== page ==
Posts tagged ‘health’

August 12, 2011

Investing in your health

I’ve recently been thinking a lot about what it means to invest in your health, and invest in yourself. When I talk with people, one of the first things that comes up about eating balanced and healthy is that its expensive, and I get that, especially in this economy, but I often wonder if there are things we can adjust in our budgets to make eating health more financially feasible. In many other countries, people spend a large percentage of their money on buying food. Food in this country is produced and sold pretty cheaply, but we are quickly learning that the majority of food sold in the U.S. comes at much greater cost. If we spent less money on “things” like clothes, electronics, gadgets, entertainment and eating out, I think many would be able to fit shopping weekly at whole foods, or other better food stores, into our budgets. Recently I’ve been adjusting my own shopping habits and have been able to afford buying more organic produce and meat, and let me tell you, it is SO worth it. (The taste difference alone is worth it!) Some of the items that I try to always  buy organic are, eggs, milk, yogurt, chicken, fish, vegetables and fruits. Organic and local can be expensive, but think about how much you pay for prescriptions (in 08′ Americans spent 234  billion on pharmaceutical drugs), or how much you would pay to ensure your life is safe, because eating healthy is protecting your body.

Below is the link to an interesting video I just watched of John Mackey (CEO of Whole Foods) speaking about the state of nutrition in this country. It’s pretty eye opening and also carries some very unfortunate news. The thing about health in this country is it is one problem that CAN BE CHANGED, and relatively quickly if we strive to live this lifestyle, support and educate one another. The human body is an amazing machine that can be transformed very fast when given the fuel it needs to run efficiently.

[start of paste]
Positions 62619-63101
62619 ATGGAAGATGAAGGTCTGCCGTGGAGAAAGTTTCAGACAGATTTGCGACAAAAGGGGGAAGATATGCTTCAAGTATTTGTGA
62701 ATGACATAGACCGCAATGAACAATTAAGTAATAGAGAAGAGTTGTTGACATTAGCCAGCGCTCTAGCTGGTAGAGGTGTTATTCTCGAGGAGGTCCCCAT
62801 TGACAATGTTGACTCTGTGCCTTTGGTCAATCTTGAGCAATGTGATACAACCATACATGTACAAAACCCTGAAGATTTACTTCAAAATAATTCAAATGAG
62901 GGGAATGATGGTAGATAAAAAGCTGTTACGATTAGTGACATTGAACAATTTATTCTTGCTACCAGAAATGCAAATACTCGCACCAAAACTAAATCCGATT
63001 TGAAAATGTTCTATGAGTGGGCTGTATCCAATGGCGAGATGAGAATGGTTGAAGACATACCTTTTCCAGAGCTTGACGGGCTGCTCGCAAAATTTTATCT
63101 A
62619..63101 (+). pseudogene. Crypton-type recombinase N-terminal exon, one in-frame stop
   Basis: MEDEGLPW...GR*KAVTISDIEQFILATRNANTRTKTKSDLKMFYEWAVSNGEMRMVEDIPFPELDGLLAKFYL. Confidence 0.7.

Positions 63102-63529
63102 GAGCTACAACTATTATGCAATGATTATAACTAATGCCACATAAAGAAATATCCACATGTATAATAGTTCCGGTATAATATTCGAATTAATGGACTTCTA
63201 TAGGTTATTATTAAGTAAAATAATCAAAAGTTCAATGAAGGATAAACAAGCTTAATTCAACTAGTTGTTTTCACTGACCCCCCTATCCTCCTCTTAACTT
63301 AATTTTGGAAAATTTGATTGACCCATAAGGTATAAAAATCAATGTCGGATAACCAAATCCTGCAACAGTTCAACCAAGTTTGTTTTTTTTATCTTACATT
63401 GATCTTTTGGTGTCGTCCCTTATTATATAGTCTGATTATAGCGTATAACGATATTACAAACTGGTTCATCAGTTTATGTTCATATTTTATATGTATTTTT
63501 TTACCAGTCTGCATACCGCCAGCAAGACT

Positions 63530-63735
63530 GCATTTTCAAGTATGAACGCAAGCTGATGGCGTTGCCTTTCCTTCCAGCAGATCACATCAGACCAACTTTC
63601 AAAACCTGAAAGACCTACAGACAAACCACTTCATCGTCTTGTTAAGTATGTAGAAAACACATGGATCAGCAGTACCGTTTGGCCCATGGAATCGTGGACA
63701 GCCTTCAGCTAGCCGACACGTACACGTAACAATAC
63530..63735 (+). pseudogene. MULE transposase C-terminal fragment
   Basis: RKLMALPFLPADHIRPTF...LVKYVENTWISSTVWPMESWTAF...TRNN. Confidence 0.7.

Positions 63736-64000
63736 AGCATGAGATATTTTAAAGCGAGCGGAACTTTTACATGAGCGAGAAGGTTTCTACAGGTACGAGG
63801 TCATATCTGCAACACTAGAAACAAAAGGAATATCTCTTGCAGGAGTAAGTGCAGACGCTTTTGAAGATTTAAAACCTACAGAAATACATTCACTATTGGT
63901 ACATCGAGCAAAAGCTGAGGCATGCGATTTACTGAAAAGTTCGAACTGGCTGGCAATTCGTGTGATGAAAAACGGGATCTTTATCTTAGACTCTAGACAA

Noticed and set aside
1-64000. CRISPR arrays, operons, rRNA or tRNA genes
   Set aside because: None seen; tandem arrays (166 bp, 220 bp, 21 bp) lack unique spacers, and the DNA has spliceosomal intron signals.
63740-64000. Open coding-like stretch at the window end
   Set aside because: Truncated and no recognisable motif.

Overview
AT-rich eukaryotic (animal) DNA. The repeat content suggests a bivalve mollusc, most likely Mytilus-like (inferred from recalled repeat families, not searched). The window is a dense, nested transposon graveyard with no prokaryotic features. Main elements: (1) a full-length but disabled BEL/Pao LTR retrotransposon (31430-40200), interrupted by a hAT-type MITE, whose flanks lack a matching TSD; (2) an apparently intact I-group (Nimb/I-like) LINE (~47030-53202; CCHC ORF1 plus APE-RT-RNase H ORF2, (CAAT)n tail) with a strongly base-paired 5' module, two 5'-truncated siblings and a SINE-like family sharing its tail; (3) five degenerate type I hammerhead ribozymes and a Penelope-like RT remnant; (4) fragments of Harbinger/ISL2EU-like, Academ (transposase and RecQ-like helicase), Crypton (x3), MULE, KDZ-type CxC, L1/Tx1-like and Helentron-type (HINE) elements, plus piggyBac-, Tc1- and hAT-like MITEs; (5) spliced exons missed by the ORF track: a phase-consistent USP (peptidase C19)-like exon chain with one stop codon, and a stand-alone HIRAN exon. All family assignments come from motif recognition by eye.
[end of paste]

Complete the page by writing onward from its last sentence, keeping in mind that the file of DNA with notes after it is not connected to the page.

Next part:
John Mackey, CEO of Whole Foods, discussing food in America

So watch, listen, discuss, and self-reflect! Our bodies will always be with us, so treat your body right!

Gnash On!

-Michelle

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June 17, 2011

Thoughts, Updates, and more!

Hello Friends,

I know it has been quiet some time since I have updated, and I apologize. Like many, corporate world life has taken me in and eaten my energy to work on my goals. I have been working at an immigration law firm the past few weeks, and have decided to leave the firm to live my life. I have decided  to begin graduate school next winter and pursue a degree in Nutrition or Public Health. I know that giving up my stable job in this economy is a risk, but it is one I am willing to take to pursue happiness and fulfillment. I am working on some long term plans, getting my seeds in order to bloom. I have been teetering on the idea of graduate school, and have decided to commit after reading “In Defense of Food” by Michael Pollan.

Pollan’s book discusses the transition from our ancestors diets to the so-called Western diet. He focuses on where food regulation has brought us, and the faults of marketing certain things to be “nutritious” (i.e. omega-6s, antioxidants, high fiber, low-fat, etc.), missing the importance of balance and getting  those nutrients from the source. In a sense, Pollan talks a lot about how our diets have been replaced by processed foods that have to be fortified with extra nutrients, which can be harmful to our bodies. Pollan emphasizes the importance of questioning what is food and defending those things that people have been surviving on for thousands of years. I know when I look at a can of Cheese-Wiz, a frozen dinner, or even a granola bar, I myself often question if this is food. It seems that the Western diet is completely missing something (which I have be thinking about for quiet some time), a connection to the earth, to nature, and to culture. The food that has become most accessible and standard in the U.S. is also the food that is simply A LOT of empty calories. What I mean by that is its not nutritious, nourishing, digestible, or absorbable (all of which is essential to how our bodies run). “In Defense of Food” was able to bring together so many ideas, thoughts, and frustrations I have had with the Western diet for years. This book brought to light the importance of knowing your food, and feeling that connection with the earth. When you think about it, it’s pretty amazing that our earth nourishes our bodies. Towards the end of his book Pollan discusses a few rules he tries to live by, and I think they are some pretty important rules.